April’s the Month for Community Service
by Kelly Curtis.
I wrote about the importance of service in December, but I can’t let April pass by without revisiting it as well.
Search Institute has identified “service to others” as one of the 40 Developmental Assets, which means research shows it’s a characteristic of healthy, caring, resilient kids. The more assets youth have, the more likely they’ll resist risky behaviors in the future. Search defines service to others as: “The child has opportunities to perform simple but meaningful and caring actions for others.”
During the research for my book, I’ve been struck by the significant impact community service has had on the youth I’ve interviewed. I’ve always understood the theoretical purpose of service, but never heard about the long-lasting effects experienced by young people that get involved in their communities.
We might think that service is something engaged in only by older youth, but that’s really not true. The Prudential Spirit of Community Awards program has honored over 300 youth this year, many of them pre-teens.
Here are a few examples:
Cody Gallagher, 12, of Fairmont, WV, developed a campaign to provide new and gently used children’s books to disadvantaged families, in an effort to encourage parents and their children to read together. He collected $12,500 in books.
Dylan Mahalingam, 11, of Derry, NH, founded a youth organization dedicated to mobilizing young people around the world to help achieve the United Nations’ Millennium Development Goals. Dylan started the program Lil’ MDGs, to organize projects to benefit the poor, and recruit individuals, schools and companies to collect items for disadvantaged children around the world.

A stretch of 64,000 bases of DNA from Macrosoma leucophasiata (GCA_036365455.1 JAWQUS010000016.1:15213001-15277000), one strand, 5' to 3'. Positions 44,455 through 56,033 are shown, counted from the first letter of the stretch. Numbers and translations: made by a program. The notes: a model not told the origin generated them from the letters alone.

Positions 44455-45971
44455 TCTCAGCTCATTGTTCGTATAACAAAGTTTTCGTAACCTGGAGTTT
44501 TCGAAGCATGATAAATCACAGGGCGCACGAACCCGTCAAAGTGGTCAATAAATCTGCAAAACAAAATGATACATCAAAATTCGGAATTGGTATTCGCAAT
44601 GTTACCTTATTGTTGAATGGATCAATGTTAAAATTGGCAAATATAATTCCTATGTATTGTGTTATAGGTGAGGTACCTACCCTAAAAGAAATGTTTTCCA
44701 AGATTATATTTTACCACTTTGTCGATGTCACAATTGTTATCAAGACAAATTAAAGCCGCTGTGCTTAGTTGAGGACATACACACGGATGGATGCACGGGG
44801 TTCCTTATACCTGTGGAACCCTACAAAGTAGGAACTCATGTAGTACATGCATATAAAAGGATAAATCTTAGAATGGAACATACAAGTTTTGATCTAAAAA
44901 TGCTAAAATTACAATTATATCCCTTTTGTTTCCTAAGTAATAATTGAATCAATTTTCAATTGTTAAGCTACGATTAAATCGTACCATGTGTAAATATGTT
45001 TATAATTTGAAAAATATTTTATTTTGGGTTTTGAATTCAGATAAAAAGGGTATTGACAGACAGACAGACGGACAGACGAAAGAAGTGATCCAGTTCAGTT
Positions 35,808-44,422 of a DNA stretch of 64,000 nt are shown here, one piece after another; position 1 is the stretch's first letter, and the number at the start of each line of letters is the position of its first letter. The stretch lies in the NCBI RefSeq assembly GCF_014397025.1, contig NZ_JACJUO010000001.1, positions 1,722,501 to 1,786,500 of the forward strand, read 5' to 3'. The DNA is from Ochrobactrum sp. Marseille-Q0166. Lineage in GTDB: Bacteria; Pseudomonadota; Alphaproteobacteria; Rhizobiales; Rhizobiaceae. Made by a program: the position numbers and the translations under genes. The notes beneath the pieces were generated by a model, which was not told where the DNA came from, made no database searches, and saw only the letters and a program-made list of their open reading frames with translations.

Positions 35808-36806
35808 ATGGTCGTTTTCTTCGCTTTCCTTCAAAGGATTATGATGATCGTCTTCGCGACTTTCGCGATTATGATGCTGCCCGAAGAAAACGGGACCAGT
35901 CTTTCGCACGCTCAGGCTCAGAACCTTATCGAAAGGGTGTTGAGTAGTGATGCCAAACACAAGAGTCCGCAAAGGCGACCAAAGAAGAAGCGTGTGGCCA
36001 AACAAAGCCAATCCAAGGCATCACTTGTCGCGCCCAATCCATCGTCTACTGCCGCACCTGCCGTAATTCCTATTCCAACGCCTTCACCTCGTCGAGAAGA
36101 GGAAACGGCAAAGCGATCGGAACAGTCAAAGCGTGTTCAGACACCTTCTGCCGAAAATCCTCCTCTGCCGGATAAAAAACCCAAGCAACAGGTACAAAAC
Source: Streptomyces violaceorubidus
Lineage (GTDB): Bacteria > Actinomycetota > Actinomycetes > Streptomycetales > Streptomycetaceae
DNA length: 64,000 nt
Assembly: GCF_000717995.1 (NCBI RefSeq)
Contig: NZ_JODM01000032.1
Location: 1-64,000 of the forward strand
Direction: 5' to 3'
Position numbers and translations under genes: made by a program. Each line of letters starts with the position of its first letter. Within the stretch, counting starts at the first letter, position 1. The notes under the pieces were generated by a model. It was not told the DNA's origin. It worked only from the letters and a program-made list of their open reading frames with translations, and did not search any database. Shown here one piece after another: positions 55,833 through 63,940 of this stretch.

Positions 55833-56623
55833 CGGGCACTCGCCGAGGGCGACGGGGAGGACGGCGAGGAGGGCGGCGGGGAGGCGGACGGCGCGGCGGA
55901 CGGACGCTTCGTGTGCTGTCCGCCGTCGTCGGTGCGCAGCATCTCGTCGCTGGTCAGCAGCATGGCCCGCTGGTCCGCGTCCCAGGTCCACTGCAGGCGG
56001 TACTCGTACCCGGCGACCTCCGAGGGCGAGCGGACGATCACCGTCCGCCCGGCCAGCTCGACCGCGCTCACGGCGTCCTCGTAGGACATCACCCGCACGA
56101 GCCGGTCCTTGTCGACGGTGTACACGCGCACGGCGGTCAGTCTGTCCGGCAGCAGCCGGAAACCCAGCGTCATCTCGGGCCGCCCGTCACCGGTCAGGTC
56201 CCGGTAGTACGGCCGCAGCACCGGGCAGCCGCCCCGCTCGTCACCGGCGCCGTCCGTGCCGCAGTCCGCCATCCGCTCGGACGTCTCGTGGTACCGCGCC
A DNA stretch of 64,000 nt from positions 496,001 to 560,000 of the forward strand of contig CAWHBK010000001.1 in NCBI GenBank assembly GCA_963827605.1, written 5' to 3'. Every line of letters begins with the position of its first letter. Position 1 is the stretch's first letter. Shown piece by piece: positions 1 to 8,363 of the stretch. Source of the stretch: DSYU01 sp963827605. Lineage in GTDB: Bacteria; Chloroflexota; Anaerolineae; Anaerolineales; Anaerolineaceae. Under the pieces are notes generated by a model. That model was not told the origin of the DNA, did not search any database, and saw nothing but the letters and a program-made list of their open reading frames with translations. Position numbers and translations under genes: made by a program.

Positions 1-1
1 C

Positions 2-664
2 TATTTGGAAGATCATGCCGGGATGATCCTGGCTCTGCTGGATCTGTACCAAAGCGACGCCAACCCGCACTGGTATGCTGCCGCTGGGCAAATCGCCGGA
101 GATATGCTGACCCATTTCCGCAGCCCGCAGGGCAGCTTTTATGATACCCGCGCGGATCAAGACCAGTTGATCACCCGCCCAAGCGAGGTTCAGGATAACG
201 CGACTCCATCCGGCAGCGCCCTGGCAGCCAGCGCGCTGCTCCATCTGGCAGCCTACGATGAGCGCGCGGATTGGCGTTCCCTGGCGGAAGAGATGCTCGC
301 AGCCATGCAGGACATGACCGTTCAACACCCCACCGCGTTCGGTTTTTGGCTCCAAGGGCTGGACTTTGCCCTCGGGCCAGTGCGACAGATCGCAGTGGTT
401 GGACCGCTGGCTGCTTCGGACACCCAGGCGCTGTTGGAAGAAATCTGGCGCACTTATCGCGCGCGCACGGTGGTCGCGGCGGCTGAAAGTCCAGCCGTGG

Creighton Boggs, 12, of Columbia, SC, has celebrated her birthday for the past two years by throwing a party for a local animal shelter and asking guests to bring donations instead of traditional presents. She develops a “wish list” of supplies and includes it in her “All 4 Paws” party invitations. Each year, she’s raised more than $250 for shelter programs.
But we can serve in simpler ways as well. April is a month full of service opportunity.
Earth Day is on April 22, and worldwide citizens will do things to help the environment. My daughter is writing a series — leading up to Earth Day — to educate herself and others about the environment.
That same weekend is National and Global Youth Service Day. Young people around the world will be involved in community service projects to impact their communities.
And for most locations, Arbor Day will be the last Friday in April, April 27. This is a day when people plant trees, to replace those that have been harvested.
What little or large service could your family participate in this month?
Thanks for joining in to build assets in your kids! I look forward to seeing you again next month for Positively Speaking.
by Kelly Curtis
Pass the Torch